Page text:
Nikon D90 digital SLR with HD video recording
A DSLR and an HD camcorder
Likewise, performance is very impressive. Colour, contrast, resolution are excellent under a wide range of conditions. The AF system quickly locks onto a subject and there’s also a 3D AF tracking system, which works well, although like all auto systems, it can get caught out on occasions. But what really floored us was the performance at high ISO speeds, and even shots taken at ISO 3200 suffered from relatively little noise.
Battery life is given at up to 850 frames per charge, and we certainly had plenty of power left after taking more than 300 frames and shooting some video.
Excellent stills camera, weak camcorder
But while the D90 more than cuts it as a still camera, sadly, this can’t be said for its function as an HD camcorder. Make no bones about it: compared with the video clips you get on your average - or even above average - compact camera, the D90 offers very good video performance. But compared with your average camcorder, it doesn’t cut the mustard.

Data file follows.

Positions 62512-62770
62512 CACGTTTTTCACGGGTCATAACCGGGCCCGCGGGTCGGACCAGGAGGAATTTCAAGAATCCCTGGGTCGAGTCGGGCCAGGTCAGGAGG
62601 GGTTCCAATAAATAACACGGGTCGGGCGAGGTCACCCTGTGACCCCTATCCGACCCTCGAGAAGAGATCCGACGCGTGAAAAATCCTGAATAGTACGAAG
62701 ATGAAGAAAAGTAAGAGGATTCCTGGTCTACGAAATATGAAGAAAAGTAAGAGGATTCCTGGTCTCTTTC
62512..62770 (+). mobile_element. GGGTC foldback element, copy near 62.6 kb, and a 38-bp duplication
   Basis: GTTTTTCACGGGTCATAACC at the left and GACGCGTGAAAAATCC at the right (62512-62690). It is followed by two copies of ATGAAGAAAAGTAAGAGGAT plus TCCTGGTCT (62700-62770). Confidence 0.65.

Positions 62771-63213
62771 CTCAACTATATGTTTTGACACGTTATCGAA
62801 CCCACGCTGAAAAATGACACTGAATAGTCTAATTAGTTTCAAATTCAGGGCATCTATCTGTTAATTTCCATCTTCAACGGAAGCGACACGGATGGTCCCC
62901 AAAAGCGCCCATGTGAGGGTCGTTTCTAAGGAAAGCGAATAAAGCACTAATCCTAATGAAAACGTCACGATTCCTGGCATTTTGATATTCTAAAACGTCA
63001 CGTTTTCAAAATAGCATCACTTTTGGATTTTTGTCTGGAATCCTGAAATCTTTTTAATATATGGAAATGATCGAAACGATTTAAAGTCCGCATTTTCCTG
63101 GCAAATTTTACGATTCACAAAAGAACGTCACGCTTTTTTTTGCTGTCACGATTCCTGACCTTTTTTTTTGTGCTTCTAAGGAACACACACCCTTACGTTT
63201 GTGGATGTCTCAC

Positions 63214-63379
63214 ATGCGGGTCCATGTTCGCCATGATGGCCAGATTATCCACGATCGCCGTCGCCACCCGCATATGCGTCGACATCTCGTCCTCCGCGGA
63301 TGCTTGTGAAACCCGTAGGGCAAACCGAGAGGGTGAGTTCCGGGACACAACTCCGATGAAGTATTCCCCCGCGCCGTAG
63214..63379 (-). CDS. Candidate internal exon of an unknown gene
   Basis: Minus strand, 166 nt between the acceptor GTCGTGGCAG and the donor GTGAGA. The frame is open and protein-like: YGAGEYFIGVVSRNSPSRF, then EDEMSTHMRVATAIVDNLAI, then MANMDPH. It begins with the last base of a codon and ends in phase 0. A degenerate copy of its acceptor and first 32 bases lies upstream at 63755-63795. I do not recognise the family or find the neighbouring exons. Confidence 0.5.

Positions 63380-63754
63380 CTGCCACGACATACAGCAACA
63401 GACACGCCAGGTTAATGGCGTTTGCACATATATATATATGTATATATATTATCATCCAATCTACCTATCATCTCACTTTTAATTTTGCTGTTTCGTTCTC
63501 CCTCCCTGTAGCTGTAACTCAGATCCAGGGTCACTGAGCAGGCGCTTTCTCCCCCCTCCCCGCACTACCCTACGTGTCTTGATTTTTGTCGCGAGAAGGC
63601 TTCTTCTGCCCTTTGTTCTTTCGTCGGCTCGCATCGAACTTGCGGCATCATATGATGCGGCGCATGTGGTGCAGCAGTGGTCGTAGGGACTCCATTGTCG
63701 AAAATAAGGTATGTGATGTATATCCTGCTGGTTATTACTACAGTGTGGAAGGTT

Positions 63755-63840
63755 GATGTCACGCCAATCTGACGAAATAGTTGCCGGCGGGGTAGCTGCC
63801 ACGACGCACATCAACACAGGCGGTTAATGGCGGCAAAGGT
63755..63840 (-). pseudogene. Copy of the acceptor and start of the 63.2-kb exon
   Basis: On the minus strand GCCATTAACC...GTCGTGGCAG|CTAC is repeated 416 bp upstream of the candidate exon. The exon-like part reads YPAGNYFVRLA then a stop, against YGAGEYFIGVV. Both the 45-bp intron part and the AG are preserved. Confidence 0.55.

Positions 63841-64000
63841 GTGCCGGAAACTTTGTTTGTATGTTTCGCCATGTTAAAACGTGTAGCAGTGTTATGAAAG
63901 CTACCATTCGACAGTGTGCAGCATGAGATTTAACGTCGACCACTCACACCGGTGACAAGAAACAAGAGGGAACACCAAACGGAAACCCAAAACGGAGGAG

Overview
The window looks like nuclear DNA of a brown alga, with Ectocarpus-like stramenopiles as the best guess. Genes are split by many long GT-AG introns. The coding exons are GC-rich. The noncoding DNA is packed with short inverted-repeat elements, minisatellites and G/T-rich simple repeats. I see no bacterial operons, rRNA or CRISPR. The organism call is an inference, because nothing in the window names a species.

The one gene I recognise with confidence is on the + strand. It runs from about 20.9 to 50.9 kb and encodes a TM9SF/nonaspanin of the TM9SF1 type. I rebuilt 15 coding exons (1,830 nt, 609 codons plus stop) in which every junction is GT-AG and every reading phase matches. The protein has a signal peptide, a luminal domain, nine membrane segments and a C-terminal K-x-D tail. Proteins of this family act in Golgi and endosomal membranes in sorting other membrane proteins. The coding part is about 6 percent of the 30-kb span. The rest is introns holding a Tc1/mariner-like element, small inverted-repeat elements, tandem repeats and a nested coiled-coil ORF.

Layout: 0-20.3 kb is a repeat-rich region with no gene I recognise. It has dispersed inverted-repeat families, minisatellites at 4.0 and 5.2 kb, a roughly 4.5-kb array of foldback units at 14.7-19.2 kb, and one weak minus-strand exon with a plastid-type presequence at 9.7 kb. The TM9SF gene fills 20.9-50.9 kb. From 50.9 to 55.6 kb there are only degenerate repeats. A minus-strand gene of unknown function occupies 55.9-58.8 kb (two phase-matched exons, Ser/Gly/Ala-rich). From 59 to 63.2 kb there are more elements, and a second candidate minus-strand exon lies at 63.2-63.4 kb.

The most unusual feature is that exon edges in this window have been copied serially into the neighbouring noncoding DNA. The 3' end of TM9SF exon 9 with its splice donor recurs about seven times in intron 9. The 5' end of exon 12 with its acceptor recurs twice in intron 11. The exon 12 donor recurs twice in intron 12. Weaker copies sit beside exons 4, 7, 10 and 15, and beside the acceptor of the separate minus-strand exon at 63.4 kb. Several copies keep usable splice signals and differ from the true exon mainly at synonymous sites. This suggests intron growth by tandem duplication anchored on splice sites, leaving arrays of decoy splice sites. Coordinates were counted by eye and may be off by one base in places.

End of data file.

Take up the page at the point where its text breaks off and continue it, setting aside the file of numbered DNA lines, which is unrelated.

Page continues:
To use the video mode, you put the D90 in Live View mode, press the OK button and away you go. Well sort of, because in movie mode, there’s no autofocus function, only mono sound, and if you want to make adjustments, such as to colour or exposure, you need to do this before you start shooting – there’s no way of making tweaks on the fly.
What’s more, our footage suffered from a bad case of wobble-cam. True, we didn’t use a tripod but the shaky shots were also due to the fact that the D90 uses a Rolling Shutter in the video mode. This processes each video frame by starting from the top and working downwards, so any camera movement (such as fast panning) can result in a nasty case of the wobbles. And last, but not least, you are restricted to five minutes' continuous recording, a limitation we suspect has more to do with the D90 not being saddled with EU camcorder tariffs than any technical issue.
If you’re looking for a still camera that also records some HD video, then the D90 is highly recommended. But if you’re in the market for a replacement for your camcorder, then this isn’t it. We suspect that the next new model will offer a vast improvement on video performance. But if you’re not bothered about using video too much, then don’t hang about – take a good look at the D90 today, because it’s a superb model for the serious photographer. ®
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